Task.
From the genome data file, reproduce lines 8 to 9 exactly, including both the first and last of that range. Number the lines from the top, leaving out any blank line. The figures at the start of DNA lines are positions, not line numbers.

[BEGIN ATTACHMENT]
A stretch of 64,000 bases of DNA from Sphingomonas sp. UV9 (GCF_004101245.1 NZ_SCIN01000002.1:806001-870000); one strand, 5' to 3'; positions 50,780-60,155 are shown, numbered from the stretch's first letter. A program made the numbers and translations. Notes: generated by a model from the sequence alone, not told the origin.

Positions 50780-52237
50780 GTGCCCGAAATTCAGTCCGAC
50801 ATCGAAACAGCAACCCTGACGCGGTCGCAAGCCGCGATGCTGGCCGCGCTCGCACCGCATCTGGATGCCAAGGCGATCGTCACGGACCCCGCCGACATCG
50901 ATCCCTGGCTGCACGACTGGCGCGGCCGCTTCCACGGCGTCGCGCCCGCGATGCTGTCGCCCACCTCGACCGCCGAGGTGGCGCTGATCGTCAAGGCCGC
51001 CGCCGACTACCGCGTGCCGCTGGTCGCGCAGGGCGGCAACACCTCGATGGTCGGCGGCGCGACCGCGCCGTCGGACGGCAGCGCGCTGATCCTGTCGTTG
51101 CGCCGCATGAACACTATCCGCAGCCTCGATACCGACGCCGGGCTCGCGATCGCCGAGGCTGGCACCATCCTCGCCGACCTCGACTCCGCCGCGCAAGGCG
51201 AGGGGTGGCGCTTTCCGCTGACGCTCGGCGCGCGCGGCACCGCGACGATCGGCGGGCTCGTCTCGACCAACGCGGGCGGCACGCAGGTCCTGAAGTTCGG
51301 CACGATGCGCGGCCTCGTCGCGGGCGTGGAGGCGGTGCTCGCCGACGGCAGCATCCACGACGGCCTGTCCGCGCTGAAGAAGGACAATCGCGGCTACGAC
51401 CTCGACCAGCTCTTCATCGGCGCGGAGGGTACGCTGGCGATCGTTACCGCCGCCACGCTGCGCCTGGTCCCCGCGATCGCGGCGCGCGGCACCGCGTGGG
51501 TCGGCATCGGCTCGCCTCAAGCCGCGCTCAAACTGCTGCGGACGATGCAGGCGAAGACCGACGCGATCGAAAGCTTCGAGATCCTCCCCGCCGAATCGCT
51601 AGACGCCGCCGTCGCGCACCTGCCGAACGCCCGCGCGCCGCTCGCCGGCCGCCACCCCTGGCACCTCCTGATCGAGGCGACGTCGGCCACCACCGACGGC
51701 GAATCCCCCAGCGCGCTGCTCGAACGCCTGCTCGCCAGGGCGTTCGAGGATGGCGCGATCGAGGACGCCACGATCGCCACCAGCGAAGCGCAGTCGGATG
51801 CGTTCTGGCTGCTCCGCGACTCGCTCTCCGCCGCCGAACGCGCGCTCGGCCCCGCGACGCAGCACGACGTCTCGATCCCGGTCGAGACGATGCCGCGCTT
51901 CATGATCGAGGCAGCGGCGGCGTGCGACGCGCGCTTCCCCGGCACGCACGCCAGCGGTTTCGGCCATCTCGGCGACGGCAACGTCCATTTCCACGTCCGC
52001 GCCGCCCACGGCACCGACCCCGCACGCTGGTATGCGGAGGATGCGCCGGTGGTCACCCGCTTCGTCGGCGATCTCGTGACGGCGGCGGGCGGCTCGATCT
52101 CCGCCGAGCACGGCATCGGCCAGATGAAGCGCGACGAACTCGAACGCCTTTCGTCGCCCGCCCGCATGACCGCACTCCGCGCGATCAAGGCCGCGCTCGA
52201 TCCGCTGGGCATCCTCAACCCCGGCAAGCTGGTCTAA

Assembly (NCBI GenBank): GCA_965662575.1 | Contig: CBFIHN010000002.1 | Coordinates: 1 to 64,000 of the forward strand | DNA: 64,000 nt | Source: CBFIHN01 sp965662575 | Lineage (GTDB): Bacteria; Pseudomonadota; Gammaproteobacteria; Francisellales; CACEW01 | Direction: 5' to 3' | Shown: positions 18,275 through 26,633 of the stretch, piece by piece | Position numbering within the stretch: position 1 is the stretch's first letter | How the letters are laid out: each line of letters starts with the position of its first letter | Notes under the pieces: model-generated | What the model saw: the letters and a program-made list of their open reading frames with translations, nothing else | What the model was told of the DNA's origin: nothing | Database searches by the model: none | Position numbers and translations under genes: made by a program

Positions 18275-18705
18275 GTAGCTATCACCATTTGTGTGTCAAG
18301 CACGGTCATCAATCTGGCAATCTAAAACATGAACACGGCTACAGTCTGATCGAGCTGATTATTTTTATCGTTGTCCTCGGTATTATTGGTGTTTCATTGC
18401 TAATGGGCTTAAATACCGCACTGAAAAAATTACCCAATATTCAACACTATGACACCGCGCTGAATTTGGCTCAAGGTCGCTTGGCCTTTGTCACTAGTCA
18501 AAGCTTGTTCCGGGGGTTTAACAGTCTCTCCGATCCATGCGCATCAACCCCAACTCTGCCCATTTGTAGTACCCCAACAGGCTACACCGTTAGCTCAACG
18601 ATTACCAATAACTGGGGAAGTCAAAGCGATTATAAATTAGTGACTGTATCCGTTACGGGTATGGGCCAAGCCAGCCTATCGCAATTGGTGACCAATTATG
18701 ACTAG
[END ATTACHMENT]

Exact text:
51201 AGGGGTGGCGCTTTCCGCTGACGCTCGGCGCGCGCGGCACCGCGACGATCGGCGGGCTCGTCTCGACCAACGCGGGCGGCACGCAGGTCCTGAAGTTCGG
51301 CACGATGCGCGGCCTCGTCGCGGGCGTGGAGGCGGTGCTCGCCGACGGCAGCATCCACGACGGCCTGTCCGCGCTGAAGAAGGACAATCGCGGCTACGAC